Solving Cadence Moore - Gregory Sterner

Solving Cadence Moore is the debut mystery novel from author Gregory Sterner. It follows radio DJ Charlie Marx as he puts together a six part podcast series trying to solve a decade old missing person case. It's a new take on an established genre, and a strong debut from Sterner.



Charlie Marx is a rising radio presenter, who is gaining a reputation through his conspiracy show, Underground Broadcast. His mentor, Tyler Ruebens is hoping to break into the podcast market, and thinks Charlie is the man to do it. The pair plan a special series, where they will attempt to solve the unsolvable case of the disappearance of Cadence Moore. Cadence was a singer, who had low level fame, and disappeared without a trace some ten years ago. It's a high profile case, which has never had a solution, though a recent documentary, Moore to the Story has reached their own conclusions, and taken America by storm.

There are really two stories going on in this book. There is the story of Cadence, her life and background and her disappearance, which is told through transcripts of the podcasts, and there is the story of Charlie Marx, trying to put the podcast together while he is faced with deadline issues and pressure from management. The main thing  people will pick up on is the podcasts, and the telling of the story through the transcripts. This works well, and it added a new flavour to the tried and tested recipe of mystery novels. The podcast chapter in Solving Cadence read like a crime documentary, and feel like watching a six part documentary on Netflix. It's a good way of getting all the details in, the basic facts of the case and filling the reader in on what's what.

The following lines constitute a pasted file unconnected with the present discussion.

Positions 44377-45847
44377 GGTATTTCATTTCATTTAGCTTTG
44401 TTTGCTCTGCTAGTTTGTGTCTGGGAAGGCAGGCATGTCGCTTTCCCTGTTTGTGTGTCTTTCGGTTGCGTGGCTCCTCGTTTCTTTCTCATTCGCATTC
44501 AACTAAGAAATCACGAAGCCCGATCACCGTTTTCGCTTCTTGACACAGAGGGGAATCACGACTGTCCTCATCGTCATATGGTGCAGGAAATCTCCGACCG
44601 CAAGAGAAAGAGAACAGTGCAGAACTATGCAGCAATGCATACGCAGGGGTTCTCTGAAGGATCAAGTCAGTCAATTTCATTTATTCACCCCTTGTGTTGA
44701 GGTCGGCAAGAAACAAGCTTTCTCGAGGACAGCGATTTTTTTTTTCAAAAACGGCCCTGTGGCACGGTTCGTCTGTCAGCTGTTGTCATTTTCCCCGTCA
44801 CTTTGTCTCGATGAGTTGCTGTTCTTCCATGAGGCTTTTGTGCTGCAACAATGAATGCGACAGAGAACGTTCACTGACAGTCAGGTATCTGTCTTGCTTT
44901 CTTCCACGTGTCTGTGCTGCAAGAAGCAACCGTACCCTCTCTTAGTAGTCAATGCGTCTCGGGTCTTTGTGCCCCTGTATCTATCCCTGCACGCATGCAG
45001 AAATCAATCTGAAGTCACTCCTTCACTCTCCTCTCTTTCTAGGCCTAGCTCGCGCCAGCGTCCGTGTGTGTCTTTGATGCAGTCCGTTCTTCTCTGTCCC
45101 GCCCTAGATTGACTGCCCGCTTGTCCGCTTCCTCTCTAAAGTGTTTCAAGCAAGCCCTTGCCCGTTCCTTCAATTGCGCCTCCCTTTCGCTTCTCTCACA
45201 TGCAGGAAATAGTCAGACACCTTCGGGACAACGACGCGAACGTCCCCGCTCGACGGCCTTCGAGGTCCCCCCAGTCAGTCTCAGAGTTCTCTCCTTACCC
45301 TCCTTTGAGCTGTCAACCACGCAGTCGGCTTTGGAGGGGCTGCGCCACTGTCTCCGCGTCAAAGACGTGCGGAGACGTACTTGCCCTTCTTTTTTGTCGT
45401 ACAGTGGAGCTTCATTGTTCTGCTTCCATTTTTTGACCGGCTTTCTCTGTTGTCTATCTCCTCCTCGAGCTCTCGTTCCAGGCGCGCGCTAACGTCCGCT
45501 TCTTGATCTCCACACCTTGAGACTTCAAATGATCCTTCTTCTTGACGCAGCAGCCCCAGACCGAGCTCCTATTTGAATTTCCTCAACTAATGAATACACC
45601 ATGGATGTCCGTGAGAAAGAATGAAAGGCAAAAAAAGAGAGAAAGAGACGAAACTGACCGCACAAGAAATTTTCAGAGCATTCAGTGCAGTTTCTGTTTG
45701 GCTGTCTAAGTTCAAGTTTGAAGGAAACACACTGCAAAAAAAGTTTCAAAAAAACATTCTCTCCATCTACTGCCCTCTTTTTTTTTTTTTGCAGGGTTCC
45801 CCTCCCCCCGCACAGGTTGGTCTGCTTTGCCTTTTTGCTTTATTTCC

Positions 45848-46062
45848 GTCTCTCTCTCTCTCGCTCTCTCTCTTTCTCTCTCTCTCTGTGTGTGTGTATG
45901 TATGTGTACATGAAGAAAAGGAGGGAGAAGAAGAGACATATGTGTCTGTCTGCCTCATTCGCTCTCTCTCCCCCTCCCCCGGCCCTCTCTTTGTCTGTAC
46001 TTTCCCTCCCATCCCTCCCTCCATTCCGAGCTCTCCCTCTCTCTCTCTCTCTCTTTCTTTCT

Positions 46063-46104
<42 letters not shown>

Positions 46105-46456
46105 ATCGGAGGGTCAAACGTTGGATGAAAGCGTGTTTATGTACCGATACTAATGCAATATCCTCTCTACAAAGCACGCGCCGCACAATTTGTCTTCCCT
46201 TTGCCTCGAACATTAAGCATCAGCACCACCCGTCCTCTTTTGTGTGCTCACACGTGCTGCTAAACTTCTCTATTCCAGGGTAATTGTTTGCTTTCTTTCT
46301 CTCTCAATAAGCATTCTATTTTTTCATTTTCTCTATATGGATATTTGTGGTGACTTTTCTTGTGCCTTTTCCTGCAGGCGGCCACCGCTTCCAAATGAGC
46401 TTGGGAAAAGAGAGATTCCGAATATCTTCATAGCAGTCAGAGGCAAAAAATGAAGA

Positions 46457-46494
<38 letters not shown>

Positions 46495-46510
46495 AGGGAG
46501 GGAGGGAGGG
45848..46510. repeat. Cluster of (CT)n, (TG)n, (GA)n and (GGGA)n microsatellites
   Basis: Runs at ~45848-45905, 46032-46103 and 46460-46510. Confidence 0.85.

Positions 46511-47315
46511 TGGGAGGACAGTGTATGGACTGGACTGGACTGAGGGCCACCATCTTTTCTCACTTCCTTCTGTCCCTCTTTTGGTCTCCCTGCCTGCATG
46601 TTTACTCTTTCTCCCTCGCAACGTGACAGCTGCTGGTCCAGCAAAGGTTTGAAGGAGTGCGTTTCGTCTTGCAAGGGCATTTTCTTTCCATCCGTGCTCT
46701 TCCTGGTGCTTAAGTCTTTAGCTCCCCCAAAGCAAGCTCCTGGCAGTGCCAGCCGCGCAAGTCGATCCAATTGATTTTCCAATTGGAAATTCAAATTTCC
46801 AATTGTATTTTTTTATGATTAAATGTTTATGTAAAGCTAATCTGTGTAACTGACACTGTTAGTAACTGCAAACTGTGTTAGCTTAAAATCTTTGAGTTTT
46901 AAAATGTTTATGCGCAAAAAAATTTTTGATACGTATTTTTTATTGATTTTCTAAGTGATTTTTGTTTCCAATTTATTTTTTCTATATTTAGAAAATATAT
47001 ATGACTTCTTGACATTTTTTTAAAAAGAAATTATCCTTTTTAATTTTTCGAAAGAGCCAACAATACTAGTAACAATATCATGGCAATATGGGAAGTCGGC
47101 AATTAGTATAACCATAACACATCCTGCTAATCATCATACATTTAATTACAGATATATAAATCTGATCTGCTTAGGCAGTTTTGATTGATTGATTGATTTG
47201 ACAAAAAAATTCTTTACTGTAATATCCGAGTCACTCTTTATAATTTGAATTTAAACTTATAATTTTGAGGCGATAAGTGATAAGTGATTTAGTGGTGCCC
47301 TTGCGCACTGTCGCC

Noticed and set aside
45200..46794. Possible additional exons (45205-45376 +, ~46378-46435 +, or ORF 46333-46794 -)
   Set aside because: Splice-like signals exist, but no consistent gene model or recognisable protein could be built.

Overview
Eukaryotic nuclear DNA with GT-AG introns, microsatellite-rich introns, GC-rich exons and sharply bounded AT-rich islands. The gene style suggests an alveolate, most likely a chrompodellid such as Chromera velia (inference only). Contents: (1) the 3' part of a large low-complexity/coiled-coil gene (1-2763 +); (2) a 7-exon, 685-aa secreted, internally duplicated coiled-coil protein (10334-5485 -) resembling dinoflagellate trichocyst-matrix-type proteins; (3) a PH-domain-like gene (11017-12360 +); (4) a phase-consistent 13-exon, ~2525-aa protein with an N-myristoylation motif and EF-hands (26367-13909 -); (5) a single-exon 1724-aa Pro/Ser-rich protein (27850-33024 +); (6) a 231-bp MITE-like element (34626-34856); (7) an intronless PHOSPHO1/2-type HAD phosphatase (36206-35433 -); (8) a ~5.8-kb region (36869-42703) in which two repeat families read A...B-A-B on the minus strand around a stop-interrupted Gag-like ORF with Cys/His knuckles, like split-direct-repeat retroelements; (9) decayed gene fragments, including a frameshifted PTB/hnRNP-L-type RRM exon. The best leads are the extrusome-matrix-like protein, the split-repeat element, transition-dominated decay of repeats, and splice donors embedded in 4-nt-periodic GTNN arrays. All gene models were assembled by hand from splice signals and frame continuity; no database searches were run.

There are a few other aspects that set this aside from the run of the mill mystery thrillers - Charlie's under pressure to solve a decade old mystery which adds some urgency to the proceedings, and the rivalry between the Charlie and the team behind the recent documentary on the case adds some great tension in parts (the chapter where the film's directors appear on the podcast is particularly heated). There is also the fact that everyone in this book is very much unlikeable, which I've seem some reviewers claim is a negative and criticised the book for it - I would wholeheartedly disagree. The characters dont have to be likeable and dont have to make you feel good. Sterner has written some good arseholes in this book and what they lack in charm they have in depth.  


This is a strong mystery novel and a promising debut from Sterner. Any fans of mysteries will love this one.





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